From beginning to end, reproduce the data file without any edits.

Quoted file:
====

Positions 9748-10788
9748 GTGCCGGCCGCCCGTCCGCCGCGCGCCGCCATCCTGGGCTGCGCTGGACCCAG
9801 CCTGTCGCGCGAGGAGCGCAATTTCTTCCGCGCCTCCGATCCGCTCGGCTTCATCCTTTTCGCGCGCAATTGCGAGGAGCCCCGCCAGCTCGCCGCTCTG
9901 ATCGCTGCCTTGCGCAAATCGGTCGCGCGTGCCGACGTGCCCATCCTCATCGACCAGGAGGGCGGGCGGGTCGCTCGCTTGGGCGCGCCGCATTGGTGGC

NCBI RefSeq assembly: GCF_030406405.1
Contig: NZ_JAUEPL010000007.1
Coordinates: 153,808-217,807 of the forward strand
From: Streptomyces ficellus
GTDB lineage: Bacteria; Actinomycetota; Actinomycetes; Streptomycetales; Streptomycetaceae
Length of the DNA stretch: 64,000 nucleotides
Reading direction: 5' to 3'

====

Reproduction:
Positions 9748-10788
9748 GTGCCGGCCGCCCGTCCGCCGCGCGCCGCCATCCTGGGCTGCGCTGGACCCAG
9801 CCTGTCGCGCGAGGAGCGCAATTTCTTCCGCGCCTCCGATCCGCTCGGCTTCATCCTTTTCGCGCGCAATTGCGAGGAGCCCCGCCAGCTCGCCGCTCTG
9901 ATCGCTGCCTTGCGCAAATCGGTCGCGCGTGCCGACGTGCCCATCCTCATCGACCAGGAGGGCGGGCGGGTCGCTCGCTTGGGCGCGCCGCATTGGTGGC

NCBI RefSeq assembly: GCF_030406405.1
Contig: NZ_JAUEPL010000007.1
Coordinates: 153,808-217,807 of the forward strand
From: Streptomyces ficellus
GTDB lineage: Bacteria; Actinomycetota; Actinomycetes; Streptomycetales; Streptomycetaceae
Length of the DNA stretch: 64,000 nucleotides
Reading direction: 5' to 3'